Buena Vista, Colorado
Paddling Since: 2005
Join Date: Jun 2008
Certainly off to a good start. Sounds like there is another decent storm on tap for this weekend and the long range forecast sounds good. I like to use Snowforecast.com for forecasts more than 1 week out:
LONG RANGE FORECAST DISCUSSION:
7 day to 2 week forecast - 10 to 19 December, 2013 - Tuesday (10th) should be tranquil with mostly sunny skies and great conditions as temperatures remain cold enough to preserve all of the snow that just fell. At that time, we expect a shifting pattern, as east Pacific high pressure ridging that has been a very persistent feature this fall breaks down or is undercut by the jet stream, and the storm track-jet stream cuts more across eastPac waters and into the west coast, with a more zonal (fast moving, west to east) pattern and fast moving storms possible into mid December and beyond. These storms would favor California, Lake Tahoe resorts specifically and the northwest US, with drying and weakening as these storms move into Utah and Colorado (some of these clip Colorado mid to late next week (11-13th) with mostly light to moderate snowfall potential. Either way, the pattern stays pretty busy across the west, and this is expected to be good for snow pack and conditions as frequent storms keep the snow coming. CM
Longer Range Outlook
Last winter we had a La Nina SST pattern in effect, and our weather was drier than average across the southwestern US, and near to above average snowfall was recorded across the Pacific Northwest. This does not include December, which was near to above average in precipitation for some parts of the southwest US. Christmas and through the rest of the season was pretty dry for most areas including Tahoe.
We do not expect a repeat of last season, this season...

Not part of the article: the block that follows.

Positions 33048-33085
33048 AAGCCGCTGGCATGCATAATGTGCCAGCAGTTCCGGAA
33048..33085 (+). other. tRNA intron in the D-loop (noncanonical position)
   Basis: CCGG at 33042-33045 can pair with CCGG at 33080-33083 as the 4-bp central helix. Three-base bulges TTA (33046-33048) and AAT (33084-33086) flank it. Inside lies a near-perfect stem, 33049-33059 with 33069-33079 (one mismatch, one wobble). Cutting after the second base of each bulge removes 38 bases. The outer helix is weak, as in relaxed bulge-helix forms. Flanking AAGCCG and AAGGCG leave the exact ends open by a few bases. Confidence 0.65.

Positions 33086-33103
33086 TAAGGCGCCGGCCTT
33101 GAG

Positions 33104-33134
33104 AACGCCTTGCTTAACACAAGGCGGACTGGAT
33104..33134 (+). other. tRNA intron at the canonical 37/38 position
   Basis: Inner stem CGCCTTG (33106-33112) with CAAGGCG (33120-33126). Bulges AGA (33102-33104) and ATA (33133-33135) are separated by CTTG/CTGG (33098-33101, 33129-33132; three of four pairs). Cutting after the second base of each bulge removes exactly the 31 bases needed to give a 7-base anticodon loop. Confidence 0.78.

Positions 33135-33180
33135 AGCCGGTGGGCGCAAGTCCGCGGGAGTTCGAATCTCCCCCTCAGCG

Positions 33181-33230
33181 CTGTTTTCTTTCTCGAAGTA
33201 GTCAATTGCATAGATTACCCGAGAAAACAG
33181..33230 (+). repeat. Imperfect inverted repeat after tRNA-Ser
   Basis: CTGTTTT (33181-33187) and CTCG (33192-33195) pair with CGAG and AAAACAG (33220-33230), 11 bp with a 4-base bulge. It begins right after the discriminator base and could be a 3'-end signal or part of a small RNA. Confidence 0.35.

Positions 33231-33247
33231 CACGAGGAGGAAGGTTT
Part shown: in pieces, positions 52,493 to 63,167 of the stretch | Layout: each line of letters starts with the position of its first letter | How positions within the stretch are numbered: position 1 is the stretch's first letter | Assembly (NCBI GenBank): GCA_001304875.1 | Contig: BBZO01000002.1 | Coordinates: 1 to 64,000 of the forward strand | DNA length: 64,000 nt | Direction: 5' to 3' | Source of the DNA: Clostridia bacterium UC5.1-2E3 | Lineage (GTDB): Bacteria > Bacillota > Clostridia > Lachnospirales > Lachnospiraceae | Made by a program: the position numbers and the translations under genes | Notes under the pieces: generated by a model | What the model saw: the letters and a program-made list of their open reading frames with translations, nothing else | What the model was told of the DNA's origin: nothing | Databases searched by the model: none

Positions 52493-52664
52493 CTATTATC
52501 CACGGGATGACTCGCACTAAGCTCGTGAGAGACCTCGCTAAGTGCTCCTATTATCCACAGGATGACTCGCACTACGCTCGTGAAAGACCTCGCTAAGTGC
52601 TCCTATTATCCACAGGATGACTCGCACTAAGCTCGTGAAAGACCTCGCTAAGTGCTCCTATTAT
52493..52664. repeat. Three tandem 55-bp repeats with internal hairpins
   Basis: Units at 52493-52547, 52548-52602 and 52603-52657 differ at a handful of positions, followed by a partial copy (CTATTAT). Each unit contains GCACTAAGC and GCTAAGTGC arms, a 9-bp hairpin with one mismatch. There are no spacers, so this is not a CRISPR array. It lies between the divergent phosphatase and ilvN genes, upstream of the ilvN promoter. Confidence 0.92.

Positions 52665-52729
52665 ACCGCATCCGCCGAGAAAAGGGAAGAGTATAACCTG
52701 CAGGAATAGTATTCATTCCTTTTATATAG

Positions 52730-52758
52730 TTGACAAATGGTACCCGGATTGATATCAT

As of now, November 2013, we are officially being affected by an ENSO-Neutral, or La Nada Sea Surface Temperature pattern across the Equatorial Eastern Pacific (SSTs near to slightly below average).
Current SST pattern- La Nada
The larger time-scale SST pattern in place right now is a cool phase PDO, or negative PDO, which stands for Pacific Decadal Oscillation. This is a more long term pattern (decades), and it has made any recent years El Nino SST patterns weaker. All of this means a couple of things for us. We do not have an El Nino or La Nina SST pattern, so nothing is as clear cut as either of these can be in terms of prevailing weather patterns. A wet Southwest US is not likely (El Nino), and a dry pattern for the southwest US and wet for the Pacific Northwest (usually the case with La Nina) is also unlikely, so we are left with the many potential scenarios in-between, but overall we think all areas will see better than average snowfall.
We expect the ENSO Neutral, or La Nada pattern to continue through at least mid-winter, with a possible trend toward El Nino in the late winter/ spring/ summer of 2014. East Pacific high pressure ridging will be a pretty persistent feature in the early season, possibly through December and into January, with colder than usual storms moving in out of the northwest and not as much out of the west, off the Pacific, for plenty of cold blasts and storms hitting the Rocky Mountains, and the anything goes cut-off low pressure systems also a common feature this winter, through December and into January.
Cut-off low pressure systems, though a bit more dicey and hard to predict, can provide many areas across the southwest US including northern Arizona, northern New Mexico, and southwest Colorado with good dumps of snow, so with these storms a good possibility, we could still do pretty well in these areas. Faster moving clipper-type storms are also expected to hit northern Colorado and Utah, Wyoming, the northern Rocky Mountains and on through the Pacific Northwest with some good dumps of snow as well.
-->After the Christmas-New Year rush, the La Nada may start to wear off, being replaced by a weak El Nino SST pattern. This means we could see a strengthening jet stream across the west and eastern Pacific, and increased moisture in general for late winter snow storms as they move in more directly off the Pacific, late January-February and through April. We will keep this outlook updated as more information becomes available.
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